"RATS!" Robert Moran places the
By Ed Driscoll · March 4, 2004 02:53 PM ·
At some point, it may just begin to dawn on most Americans that the press won't allow President Bush the benefit of appearing to do anything right this year. And that they may have placed their bet on who they'd prefer to win the election and are actively trying to influence the outcome. If only just a little...
UPDATE: Jonah Goldberg writes:
I think these complaints are nonsense squared. A lot more people died during Vietnam than on 9/11 and John Kerry has been running ads with footage from there for months. These families may have a unique relationship to 9/11 but they do not have ownership of that day, politically, culturally or otherwise and it would be absurd if this administration caved on this point, even though I'm sure the media will be delighted to exploit the personal tragedies of these families.I don't know if it could be done as a TV commercial for the Bush campaign, or as a profile on Fox, but someone should track down a Vietnamese refuge and get his thoughts on Kerry's Winter Soldier speech, and his efforts to cause America to lose the war in Vietnam, thus resulting in millions of unnecessary deaths.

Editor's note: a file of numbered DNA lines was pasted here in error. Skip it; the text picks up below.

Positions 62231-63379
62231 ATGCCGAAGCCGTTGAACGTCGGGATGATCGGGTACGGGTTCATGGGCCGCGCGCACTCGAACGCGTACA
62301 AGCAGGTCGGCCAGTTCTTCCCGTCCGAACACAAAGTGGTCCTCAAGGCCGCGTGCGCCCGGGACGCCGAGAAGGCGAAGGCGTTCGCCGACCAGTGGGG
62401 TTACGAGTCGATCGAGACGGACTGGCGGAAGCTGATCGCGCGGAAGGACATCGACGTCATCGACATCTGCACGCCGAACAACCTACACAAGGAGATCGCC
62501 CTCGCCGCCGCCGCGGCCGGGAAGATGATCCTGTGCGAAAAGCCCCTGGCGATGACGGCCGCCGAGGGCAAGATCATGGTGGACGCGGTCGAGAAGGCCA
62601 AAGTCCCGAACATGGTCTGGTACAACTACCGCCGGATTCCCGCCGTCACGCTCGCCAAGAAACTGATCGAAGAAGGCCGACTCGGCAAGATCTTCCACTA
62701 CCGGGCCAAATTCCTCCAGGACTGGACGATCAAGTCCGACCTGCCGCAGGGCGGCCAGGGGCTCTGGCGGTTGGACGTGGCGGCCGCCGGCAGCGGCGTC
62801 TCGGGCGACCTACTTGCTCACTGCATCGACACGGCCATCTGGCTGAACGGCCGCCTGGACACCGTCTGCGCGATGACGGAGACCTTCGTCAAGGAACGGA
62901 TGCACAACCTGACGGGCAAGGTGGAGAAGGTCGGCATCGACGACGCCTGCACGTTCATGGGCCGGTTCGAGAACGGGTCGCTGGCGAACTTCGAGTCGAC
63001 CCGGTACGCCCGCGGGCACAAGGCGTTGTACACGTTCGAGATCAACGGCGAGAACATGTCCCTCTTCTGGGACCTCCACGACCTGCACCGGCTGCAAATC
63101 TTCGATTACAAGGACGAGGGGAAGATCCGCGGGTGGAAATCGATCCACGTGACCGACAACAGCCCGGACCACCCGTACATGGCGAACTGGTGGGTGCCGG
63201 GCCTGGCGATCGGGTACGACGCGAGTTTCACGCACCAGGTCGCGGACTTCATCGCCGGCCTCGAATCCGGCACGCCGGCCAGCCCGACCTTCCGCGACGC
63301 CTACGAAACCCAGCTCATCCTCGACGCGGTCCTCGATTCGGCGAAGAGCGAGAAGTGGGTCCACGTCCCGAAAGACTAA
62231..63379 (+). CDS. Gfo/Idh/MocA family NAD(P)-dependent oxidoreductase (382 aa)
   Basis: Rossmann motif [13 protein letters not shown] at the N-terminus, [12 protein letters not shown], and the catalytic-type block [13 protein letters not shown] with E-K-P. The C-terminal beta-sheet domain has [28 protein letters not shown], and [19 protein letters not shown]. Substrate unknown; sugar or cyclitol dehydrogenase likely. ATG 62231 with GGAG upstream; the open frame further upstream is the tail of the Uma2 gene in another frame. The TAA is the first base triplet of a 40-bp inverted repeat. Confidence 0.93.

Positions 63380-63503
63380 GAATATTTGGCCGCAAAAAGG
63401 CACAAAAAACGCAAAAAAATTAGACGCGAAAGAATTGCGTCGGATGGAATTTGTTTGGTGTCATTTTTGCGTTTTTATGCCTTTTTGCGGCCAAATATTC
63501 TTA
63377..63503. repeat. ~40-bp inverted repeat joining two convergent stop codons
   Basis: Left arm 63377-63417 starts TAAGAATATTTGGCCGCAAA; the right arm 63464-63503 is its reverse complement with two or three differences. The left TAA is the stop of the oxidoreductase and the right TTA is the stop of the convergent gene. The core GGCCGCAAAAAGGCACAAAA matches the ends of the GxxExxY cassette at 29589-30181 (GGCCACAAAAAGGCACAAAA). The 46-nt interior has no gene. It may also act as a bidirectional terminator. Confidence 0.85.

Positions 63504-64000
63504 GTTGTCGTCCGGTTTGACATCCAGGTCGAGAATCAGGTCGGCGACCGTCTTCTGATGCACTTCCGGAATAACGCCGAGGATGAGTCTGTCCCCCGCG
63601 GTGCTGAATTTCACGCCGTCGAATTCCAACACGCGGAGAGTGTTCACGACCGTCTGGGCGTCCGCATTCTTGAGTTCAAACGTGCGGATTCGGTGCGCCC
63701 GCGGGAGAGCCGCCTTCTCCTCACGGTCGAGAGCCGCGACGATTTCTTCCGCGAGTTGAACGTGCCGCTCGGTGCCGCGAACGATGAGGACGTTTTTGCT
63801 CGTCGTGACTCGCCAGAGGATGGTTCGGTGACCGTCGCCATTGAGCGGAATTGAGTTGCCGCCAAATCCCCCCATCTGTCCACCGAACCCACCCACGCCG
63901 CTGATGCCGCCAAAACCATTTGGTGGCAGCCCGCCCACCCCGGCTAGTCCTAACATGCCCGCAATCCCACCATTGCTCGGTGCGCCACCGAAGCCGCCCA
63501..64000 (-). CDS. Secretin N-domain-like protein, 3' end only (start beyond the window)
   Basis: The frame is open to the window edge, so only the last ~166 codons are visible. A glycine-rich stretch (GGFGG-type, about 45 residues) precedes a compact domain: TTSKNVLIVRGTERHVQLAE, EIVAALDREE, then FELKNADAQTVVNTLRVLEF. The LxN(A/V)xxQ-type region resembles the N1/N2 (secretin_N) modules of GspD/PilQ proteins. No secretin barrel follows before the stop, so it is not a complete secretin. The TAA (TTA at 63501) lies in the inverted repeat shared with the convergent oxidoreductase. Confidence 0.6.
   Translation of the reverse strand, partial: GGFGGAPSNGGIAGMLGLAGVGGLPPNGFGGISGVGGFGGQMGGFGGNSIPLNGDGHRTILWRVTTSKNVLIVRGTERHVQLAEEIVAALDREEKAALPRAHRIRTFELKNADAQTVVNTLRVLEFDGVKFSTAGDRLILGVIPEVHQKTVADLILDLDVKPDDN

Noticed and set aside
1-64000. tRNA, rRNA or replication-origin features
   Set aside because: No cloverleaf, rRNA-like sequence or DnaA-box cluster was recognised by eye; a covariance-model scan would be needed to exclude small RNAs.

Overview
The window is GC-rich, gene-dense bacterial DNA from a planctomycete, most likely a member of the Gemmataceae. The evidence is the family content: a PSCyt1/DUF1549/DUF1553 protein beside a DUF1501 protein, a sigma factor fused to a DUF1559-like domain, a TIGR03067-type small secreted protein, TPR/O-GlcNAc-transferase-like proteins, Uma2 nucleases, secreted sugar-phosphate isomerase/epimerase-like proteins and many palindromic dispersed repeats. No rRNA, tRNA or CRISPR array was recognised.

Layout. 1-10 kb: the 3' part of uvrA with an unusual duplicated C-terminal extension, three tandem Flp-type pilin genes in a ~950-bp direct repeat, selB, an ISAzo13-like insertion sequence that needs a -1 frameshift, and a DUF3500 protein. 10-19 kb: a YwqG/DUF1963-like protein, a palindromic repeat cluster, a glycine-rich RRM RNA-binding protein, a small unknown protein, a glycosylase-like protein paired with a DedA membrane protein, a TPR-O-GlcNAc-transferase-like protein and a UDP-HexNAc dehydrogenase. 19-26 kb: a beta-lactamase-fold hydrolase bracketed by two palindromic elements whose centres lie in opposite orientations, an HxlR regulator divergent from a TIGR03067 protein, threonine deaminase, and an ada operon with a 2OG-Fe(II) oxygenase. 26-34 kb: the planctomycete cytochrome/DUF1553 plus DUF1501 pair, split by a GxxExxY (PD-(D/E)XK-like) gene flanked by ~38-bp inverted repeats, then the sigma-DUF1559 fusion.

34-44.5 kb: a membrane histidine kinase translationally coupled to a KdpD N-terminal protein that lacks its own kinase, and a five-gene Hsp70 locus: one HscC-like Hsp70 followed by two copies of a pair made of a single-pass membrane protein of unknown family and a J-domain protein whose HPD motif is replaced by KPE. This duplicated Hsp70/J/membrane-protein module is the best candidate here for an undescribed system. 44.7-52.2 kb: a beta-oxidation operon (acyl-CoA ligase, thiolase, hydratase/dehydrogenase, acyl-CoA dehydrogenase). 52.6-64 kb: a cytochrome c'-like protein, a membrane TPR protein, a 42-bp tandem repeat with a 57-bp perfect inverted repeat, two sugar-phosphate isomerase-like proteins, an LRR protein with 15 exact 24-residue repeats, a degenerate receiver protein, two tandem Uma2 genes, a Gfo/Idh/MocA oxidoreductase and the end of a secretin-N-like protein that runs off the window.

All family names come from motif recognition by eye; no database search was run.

Sounds ugly? Hey, no worse than smearing Bush's service record.
UPDATE: Hey, great minds think alike. I just came across this post on National Security Blog:
Dan Tran said speaking as a member of Vietnamese Americans Against John Kerry, "On behalf of tens of thousands of Vietnamese-Americans, we are determined to demonstrate against Senator Kerry all across this nation."Well, yeah.
ANOTHER UPDATE: When I wrote "manufactured outrage" above, I was referring to the press. But "Lt. Smash" writes that they're not the only ones manufacturing outrage at President Bush.
I hate to sound like a broken record (and yes, this is very much a rhetorical question), but why isn't the media making these connections??
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Ed Driscoll says the L.A. Times spiked a column suggesting that the paper join up with older artists to give away free music. And he's got the goods.--Howard Kurtz, the Washington Post, July 26, 2007
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